Pin It

resin swirl trials

it's very easy to get discouraged by resin unless you come to terms with the fact that it takes a lot of experimenting to produce results. equal parts fascination and frustration, this post isn't much of a "how to", but more like field notes of what's worked and not worked in the quest to make some swirled resin spacers.

each trial used 1oz. of mixed ice resin, opaque white pigment, silicone spacer molds, plastic baggies, scissors, and toothpicks (for a refresh of how to pour resin, click here).

trial 1: toothpick style

  • similar in style to the epic tortoise experiments of 2012.
  • after filling the mold with clear resin, a toothpick dipped in pigment was swirled into each cavity.
  • the results, although interesting, didn't produce the desired "swirling" effect, and weren't remotely consistent from piece to piece. also, anywhere the pigment touched the bottom of the mold, the resin didn't cure properly and stayed sticky to the touch.

trial 2: baggie style

  • the pigment was added to a separate cup, and half of the mixed resin was stirred into it uniformly to create a solid white.
  • both resins were poured into an open baggie at the same time, with the clear on one side and the white on the other (zip-lock top helps hold it open and is stronger than cheap sandwich bags). when the baggie was twisted up, the resins combined to make a promising swirl.

  • when the mold was filled, each cavity seemed to have an equal distribution of both colors.
  • it's difficult to tell what's an air bubble and what's clear resin in the mold. a bit too much toothpicking for air bubbles most likely mixed the resins more than needed.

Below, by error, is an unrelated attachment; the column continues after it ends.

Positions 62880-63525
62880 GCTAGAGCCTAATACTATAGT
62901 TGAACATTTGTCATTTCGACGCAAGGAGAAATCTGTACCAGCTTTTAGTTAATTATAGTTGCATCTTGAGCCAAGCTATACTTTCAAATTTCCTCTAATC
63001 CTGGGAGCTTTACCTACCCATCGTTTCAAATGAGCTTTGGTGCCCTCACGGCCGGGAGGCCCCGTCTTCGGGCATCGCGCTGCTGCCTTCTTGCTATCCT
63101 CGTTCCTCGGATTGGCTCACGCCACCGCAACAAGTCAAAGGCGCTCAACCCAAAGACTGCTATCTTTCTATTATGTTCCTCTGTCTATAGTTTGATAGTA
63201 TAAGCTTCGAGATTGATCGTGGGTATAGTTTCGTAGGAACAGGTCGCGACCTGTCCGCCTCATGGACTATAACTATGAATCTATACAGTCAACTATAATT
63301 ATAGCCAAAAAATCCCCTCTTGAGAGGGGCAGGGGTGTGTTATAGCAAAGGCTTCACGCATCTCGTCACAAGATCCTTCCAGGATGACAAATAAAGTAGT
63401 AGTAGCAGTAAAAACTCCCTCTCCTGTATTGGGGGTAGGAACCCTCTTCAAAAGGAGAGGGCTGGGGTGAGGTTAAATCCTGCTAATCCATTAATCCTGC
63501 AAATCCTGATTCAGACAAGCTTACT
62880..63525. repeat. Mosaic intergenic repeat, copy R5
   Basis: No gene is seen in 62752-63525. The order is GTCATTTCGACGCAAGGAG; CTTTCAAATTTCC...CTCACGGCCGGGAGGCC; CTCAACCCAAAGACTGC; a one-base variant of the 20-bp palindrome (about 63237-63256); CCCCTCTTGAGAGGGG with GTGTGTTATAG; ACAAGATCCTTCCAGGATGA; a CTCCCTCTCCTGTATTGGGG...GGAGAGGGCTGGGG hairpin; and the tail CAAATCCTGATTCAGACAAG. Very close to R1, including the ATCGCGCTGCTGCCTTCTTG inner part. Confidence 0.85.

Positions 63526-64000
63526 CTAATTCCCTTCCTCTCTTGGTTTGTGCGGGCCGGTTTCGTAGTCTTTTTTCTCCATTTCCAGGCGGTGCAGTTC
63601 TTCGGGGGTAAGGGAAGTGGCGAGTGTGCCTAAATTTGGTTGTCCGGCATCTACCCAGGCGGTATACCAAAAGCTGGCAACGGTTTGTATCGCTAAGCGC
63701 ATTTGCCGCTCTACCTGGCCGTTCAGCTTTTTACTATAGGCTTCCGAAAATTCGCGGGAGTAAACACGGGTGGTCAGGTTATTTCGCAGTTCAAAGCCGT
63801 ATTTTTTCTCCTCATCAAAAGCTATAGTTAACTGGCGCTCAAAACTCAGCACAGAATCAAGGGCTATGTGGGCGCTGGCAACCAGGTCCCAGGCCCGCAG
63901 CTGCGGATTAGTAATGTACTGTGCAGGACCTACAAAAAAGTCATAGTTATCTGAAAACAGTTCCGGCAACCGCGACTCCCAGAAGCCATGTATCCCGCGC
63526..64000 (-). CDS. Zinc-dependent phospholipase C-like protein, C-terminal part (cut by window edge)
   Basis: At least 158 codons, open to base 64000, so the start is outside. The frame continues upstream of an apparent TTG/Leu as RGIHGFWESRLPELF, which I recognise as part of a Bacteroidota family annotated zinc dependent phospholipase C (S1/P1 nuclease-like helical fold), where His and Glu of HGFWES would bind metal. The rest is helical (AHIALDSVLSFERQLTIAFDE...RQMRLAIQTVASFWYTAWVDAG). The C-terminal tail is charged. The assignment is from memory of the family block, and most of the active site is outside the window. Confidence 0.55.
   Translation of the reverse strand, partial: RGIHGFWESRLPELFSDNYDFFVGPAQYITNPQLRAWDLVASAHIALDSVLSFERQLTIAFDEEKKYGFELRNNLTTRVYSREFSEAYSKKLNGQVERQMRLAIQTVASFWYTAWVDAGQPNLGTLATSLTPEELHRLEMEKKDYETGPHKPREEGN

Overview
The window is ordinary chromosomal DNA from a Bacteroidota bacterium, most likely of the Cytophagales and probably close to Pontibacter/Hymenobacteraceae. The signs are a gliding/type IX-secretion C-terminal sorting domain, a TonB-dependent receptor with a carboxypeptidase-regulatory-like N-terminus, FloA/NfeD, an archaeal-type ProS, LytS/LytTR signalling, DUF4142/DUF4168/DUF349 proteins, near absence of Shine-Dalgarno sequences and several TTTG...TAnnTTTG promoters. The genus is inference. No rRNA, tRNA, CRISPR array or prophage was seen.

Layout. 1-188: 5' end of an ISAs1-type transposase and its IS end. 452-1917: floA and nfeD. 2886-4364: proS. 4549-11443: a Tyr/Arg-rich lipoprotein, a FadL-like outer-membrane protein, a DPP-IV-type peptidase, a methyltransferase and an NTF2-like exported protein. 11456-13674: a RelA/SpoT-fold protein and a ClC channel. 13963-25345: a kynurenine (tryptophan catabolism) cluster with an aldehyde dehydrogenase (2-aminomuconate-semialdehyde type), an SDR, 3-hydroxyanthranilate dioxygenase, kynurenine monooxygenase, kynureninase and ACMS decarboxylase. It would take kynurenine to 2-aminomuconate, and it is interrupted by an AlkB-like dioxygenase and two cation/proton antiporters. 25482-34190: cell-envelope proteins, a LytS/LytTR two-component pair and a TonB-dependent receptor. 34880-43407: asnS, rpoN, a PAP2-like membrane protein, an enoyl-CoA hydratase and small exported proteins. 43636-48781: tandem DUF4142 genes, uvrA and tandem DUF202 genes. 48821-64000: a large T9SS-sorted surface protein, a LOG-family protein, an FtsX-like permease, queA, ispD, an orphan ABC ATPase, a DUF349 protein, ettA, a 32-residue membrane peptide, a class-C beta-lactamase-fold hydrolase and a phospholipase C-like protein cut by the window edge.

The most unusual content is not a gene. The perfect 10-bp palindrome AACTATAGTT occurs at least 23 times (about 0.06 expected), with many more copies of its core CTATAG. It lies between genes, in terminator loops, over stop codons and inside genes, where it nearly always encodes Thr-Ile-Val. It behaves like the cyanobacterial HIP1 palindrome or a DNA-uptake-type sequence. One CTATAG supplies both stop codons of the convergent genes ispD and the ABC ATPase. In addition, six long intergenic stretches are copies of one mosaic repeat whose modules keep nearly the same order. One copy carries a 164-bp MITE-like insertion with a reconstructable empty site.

• the results, once again, are interesting. overall effect of the swirling was achieved, and the color seemed uniformly distributed. unfortunately, there was far too much white pigment, making the pieces too opaque in profile.

trial 3: more baggie style

  • basically, the same as above but using much less white resin. ratio this time was about 3/4 clear to 1/4 white resin.
  • again, the swirl in the baggie looked promising.

  • when poured, it seemed that the color distribution was uniform within each piece. while there was less white overall, it was still more than anticipated.

  • the results, although a step in the right direction, are baby steps. much more of the swirling can be seen in both the side views and profiles, but the white seems to overwhelm the clear again.


  • for the next batch, use only a drizzle of white resin (not straight up pigment). while in the baggie, pour the white down the center of the clear resin. could prove a little tricky to get the same amount of white in each cavity, but there's only one way to find out...
blog comments powered by Disqus


Latest Posts

Contact Me